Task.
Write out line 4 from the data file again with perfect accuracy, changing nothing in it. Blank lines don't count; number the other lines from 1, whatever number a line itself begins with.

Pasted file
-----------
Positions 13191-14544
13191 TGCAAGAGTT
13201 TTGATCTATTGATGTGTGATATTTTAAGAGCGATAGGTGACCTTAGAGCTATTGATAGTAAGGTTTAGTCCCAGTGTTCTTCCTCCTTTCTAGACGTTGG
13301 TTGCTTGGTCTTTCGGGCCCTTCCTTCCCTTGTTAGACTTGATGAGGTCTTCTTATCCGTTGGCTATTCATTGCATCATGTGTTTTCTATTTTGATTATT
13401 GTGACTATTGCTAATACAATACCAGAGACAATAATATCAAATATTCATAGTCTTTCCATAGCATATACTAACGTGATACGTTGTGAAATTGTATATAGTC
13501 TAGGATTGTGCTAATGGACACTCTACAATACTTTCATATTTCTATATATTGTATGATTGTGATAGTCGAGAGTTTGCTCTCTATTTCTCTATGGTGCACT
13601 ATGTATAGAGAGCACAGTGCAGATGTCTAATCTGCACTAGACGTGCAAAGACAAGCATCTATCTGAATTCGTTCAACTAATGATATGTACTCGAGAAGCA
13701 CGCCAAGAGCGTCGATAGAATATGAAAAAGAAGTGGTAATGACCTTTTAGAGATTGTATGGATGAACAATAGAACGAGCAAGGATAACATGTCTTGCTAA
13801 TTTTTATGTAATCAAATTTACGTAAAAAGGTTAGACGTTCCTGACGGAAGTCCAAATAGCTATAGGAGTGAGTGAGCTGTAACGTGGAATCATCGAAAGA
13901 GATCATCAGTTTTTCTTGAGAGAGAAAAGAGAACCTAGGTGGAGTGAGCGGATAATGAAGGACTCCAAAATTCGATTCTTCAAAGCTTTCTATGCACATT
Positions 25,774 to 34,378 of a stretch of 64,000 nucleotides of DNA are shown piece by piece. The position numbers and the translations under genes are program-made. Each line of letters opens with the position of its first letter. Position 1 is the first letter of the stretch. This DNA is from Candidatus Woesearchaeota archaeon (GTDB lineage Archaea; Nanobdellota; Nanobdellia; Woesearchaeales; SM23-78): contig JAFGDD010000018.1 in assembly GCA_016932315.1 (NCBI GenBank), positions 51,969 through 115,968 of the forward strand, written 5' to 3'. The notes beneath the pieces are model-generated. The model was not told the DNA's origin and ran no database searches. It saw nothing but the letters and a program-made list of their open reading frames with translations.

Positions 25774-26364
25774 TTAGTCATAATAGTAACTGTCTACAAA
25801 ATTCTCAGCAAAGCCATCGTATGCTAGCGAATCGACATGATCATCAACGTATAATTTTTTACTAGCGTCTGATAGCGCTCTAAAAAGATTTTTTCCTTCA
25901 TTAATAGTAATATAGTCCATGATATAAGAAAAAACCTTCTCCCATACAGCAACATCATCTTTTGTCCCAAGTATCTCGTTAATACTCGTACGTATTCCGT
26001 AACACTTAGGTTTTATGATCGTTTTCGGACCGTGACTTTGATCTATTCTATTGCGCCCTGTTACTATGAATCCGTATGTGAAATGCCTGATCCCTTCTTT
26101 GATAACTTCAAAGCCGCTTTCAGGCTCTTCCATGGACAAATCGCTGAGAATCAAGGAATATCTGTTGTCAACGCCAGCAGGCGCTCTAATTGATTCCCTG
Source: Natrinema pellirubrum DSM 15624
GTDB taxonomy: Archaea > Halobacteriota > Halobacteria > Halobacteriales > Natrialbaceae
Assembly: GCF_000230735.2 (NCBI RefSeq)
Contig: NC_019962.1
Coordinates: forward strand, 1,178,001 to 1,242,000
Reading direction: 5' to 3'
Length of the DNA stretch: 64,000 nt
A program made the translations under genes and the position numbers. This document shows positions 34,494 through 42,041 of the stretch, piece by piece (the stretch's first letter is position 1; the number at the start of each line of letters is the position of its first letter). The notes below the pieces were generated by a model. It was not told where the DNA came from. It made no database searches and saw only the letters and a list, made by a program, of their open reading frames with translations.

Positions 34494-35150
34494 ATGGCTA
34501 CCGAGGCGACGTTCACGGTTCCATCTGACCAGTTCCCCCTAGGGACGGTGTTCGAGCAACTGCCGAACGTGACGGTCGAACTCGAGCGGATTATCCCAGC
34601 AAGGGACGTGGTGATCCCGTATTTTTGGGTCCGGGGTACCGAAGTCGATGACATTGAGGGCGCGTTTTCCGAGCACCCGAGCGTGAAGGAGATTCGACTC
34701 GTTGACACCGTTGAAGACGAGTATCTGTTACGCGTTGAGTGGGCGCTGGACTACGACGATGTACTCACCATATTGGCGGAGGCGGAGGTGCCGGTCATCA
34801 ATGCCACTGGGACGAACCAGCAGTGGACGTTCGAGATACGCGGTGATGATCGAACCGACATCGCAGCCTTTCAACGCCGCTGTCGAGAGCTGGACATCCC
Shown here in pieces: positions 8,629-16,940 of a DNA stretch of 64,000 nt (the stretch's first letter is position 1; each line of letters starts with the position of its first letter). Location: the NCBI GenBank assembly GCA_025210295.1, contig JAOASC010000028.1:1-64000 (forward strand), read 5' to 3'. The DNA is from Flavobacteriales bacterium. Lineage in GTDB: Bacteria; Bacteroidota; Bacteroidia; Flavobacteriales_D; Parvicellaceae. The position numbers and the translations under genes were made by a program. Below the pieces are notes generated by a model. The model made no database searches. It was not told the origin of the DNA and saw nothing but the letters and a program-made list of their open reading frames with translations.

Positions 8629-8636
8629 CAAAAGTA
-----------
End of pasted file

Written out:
13301 TTGCTTGGTCTTTCGGGCCCTTCCTTCCCTTGTTAGACTTGATGAGGTCTTCTTATCCGTTGGCTATTCATTGCATCATGTGTTTTCTATTTTGATTATT